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Dedicated to the Restoration of Progressive DemocracyThe Mound of Soundhttp://www.blogger.com/profile/09023839743772372922noreply@blogger.comBlogger11367125
Updated: 54 min 59 sec ago

Hey, Sal. This One's For You.

7 hours 49 min ago

For our friend, the Salamander. Here's your namesake, the biggest of them all.

The Best Weapon to Fight Right Wing Populism - Progressive Populism From the Left

8 hours 24 min ago

The era of Everyday Low Taxes, especially for corporations and the rich, has brought us low.

Why, in a piece on rightwing populism did I open with a line about taxes? It's because we have to get out from under ill-conceived tax policies that have fueled inequality and social unrest now being exploited by rightwing populists.

You can go from Reagan to Trump, from Thatcher to May, from Mulroney to Trudeau, and we're still living under this farcical myth of "trickle down" prosperity for all. We've been waiting for more than three decades for that to happen and it turns out that what we've had instead is a "trickle up" economy facilitated by a political caste in service to narrow interests at the expense of the public interest.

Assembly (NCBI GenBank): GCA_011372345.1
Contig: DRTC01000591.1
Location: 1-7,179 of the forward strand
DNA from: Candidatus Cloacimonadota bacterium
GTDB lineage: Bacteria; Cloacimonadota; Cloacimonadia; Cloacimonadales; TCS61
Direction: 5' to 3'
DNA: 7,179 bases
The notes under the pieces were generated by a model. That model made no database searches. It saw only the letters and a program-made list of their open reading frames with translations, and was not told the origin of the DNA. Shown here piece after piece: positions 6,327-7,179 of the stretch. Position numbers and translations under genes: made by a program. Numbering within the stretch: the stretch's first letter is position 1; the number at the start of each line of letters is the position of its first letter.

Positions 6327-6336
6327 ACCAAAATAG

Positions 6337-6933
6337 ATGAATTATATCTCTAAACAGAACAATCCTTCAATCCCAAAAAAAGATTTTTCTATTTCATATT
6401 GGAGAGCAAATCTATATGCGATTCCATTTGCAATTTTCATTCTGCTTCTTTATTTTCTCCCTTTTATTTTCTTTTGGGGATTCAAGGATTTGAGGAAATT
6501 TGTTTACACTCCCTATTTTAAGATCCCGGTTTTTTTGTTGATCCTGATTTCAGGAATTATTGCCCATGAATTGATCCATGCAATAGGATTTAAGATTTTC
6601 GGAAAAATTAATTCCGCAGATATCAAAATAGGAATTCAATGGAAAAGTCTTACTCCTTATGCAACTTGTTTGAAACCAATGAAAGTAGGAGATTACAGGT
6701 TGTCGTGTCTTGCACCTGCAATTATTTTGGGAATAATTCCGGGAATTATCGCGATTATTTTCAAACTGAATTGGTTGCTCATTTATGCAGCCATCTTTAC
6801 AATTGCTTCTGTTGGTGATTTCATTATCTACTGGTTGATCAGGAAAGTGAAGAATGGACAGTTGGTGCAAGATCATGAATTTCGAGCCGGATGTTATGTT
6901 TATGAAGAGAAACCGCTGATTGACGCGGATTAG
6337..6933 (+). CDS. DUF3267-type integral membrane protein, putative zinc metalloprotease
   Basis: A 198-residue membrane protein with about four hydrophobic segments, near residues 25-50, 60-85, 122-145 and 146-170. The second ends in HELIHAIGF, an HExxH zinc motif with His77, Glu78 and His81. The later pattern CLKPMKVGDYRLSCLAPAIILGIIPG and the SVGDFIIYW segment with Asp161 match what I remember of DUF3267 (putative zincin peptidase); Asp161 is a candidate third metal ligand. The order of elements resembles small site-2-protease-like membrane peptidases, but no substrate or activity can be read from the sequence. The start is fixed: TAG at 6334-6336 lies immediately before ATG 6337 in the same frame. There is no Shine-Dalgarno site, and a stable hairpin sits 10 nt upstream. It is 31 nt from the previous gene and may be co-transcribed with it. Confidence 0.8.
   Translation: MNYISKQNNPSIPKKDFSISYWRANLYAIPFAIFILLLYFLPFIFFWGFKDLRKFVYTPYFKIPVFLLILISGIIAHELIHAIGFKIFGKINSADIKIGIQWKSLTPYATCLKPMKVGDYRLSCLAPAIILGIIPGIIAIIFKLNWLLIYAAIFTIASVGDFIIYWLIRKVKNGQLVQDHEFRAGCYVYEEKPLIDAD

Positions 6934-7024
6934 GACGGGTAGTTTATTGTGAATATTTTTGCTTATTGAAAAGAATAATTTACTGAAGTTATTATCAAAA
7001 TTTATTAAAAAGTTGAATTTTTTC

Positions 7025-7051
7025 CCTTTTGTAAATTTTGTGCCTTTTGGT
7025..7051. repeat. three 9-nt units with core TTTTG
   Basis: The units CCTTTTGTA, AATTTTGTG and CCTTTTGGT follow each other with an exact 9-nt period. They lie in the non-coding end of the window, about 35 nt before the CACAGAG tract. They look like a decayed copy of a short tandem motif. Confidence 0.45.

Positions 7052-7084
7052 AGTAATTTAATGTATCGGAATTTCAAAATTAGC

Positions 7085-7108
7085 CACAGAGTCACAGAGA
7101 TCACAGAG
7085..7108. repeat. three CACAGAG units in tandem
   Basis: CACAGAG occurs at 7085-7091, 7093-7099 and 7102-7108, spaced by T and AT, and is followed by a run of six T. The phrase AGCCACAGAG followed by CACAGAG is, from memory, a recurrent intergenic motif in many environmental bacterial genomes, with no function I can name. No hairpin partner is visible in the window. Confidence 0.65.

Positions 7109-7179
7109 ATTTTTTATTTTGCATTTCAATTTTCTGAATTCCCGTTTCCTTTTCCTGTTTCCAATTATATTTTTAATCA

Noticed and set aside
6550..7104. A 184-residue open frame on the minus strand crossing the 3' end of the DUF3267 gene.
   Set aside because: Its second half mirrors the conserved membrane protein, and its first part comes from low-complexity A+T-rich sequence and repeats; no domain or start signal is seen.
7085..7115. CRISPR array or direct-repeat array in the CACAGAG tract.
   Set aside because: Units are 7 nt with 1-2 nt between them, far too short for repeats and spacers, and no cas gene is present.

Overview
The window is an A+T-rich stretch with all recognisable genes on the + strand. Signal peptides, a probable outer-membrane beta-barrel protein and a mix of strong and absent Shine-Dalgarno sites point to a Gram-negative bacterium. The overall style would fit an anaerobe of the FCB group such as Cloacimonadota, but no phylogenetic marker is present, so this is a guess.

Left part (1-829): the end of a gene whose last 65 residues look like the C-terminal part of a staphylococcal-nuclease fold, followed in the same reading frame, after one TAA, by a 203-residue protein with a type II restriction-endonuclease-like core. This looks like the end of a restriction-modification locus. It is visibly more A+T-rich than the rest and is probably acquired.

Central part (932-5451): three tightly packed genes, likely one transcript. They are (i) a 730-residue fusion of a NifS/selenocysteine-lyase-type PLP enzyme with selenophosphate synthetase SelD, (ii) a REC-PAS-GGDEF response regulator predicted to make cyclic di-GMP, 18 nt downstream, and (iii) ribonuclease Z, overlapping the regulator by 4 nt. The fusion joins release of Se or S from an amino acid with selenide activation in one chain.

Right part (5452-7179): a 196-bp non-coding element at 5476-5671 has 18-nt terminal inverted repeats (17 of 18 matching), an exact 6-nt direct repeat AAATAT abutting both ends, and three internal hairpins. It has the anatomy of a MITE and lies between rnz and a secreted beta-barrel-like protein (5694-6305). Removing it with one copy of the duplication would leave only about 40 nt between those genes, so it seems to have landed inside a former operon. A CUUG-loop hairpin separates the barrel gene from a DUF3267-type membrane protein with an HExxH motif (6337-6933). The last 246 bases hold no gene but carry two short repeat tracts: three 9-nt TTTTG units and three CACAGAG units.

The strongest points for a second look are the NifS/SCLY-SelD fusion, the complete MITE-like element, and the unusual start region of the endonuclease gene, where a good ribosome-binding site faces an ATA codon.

There's an old line about people who know the price of everything and the value of nothing. The political equivalent of that are politicians who fixate on GDP, Gross Domestic Production, as the yardstick to gauge their performance. It's all about growth with little to no regard for where that growth winds up, how it impacts society. Growth can be a double-edged sword, dangerous if it's wielded carelessly as it has been routinely in recent decades. We have deep wounds to our social cohesion to show for it.

Now right wingers - Erdogan, Orban, Wilders, Trump are examples - are exploiting the discontent to ride a wave of faux populism much as some pretty horrible people have in the past. They purport to empathize with Joe Lunchpail's problems, promise to bring back some golden era past, all the while consolidating ever more power.